Every landscape photographer gets a special tingle when they start talking about using their widest angle lens. Shooting at 11mm or 14mm with a field of flowers in the foreground and a stream winding through the scene with beautiful mountains, clouds and light filling up the background is enough to make any us want to print up a 40×60 inch print to hang on the wall.
While very wide lenses are awesome, here is a little secret. Many of my best landscape images are taking with my mid range zoom of 24-70mm and if not with that lens, something longer like my 70-200 or now recently added 100-400mm lens.
Being able to compress the landscape and focus in on the nooks, crannies and other nuances of light have saved my bacon more than once on an outing into the field. This morning up in Rocky was no exception and I was more than thrilled to rack out my 100-400mm lens to capture some interesting light that would have otherwise been to far away.
To make a long story (and blog post) short, my morning up in Rocky Mountain National Park started with an inversion or low lying cloud layer of the park. As is usually the case, when an inversion is present, I try to get above it. This morning is was up Trail Ridge Road and then a few miles out on the alpine tundra and Ute Trail to get an interesting vista.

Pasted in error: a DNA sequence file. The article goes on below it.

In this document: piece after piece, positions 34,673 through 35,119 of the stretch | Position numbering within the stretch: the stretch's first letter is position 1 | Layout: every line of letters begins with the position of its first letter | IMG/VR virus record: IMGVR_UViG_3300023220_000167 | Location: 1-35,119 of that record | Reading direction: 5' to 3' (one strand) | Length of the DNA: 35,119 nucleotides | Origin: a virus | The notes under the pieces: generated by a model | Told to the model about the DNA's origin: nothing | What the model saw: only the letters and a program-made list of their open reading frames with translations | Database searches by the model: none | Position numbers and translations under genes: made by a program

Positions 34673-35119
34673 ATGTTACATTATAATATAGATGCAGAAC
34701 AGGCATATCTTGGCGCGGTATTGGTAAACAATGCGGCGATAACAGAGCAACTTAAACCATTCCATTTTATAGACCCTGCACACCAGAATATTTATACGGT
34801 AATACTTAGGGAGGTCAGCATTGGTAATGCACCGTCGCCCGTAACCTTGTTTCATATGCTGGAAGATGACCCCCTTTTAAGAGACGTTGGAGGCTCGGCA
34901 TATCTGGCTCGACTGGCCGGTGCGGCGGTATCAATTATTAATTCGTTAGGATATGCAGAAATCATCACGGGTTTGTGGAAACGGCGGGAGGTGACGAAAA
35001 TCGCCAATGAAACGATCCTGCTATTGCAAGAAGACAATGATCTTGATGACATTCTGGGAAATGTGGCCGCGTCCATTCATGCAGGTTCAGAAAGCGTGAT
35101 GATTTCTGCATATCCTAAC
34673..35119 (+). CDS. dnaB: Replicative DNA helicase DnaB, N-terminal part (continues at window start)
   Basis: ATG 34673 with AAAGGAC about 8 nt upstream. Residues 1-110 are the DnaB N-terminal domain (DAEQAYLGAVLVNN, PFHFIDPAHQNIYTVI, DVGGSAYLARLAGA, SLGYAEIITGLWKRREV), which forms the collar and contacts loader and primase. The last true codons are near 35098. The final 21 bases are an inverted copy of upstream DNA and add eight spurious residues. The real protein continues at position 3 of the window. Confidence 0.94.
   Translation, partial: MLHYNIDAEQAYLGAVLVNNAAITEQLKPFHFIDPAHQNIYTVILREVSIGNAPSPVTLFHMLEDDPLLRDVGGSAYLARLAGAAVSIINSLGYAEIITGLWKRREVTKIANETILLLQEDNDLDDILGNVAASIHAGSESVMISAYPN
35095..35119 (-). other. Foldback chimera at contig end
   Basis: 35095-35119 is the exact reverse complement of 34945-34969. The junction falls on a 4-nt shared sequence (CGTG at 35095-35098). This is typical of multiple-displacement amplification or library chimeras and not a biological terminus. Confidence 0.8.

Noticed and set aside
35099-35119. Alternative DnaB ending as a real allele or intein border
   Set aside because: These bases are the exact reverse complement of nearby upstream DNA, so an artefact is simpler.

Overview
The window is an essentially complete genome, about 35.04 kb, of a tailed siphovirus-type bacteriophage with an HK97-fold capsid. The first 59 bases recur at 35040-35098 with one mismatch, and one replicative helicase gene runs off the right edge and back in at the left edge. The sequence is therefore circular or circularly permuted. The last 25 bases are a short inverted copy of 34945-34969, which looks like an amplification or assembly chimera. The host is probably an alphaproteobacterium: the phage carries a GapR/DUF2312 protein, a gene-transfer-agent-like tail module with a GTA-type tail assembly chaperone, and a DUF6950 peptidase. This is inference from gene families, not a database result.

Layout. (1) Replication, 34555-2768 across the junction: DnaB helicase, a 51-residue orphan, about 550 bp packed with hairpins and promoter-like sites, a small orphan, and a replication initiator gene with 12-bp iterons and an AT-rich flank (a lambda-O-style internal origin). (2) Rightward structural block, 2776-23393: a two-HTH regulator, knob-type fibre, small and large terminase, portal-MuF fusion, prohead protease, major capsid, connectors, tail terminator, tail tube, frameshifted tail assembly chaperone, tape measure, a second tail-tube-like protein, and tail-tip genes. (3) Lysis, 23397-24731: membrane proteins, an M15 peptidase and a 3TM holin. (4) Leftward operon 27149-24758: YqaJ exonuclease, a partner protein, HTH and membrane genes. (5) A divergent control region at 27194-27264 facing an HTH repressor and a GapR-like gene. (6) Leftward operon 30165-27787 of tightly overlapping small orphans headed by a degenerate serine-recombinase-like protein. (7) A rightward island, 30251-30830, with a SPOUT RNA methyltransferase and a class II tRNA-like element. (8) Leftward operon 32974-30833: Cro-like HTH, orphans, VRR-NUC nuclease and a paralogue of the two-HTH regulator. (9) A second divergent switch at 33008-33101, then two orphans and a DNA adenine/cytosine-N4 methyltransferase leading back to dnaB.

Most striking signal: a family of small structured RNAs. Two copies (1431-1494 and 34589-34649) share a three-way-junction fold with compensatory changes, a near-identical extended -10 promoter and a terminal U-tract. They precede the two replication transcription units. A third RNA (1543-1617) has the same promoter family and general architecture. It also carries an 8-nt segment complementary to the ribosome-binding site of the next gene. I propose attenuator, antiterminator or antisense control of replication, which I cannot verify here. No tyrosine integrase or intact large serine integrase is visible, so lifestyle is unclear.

The only problem was, these inversions layers can be quite fickle. The rise and fall like a wave but also ebb and flow just like a tide. This morning, the beautiful layer of clouds that filled Moraine Park, Horseshoe Park and Forest Canyon below me had moved on out to the east by the time I arrived at my vantage point.
Sunrise was beautiful but there were almost no clouds left and for the most part, much of the landscape while spectacular and beautiful, was not all that interesting from a photography perspective.
There was one exception however. The Needles across the valley in the Lumpy Ridge section of Rocky had some awesome light beams coming down as the sun rose over RMNP. Even better, some fog and clouds hung over the lower peaks.
Off went my 24-120mm lens and on went the 100-400mm lens. At 400mm, I was able to compress the landscape to accentuate the light beams, capture the fog and clouds around the Needles and come away with dramatic light. If I only had my 70-200mm on me I would not have been able to compress the scene enough to keep it interesting. Even so, one more time my long lens landscapes with my 100-400mm saved my bacon!.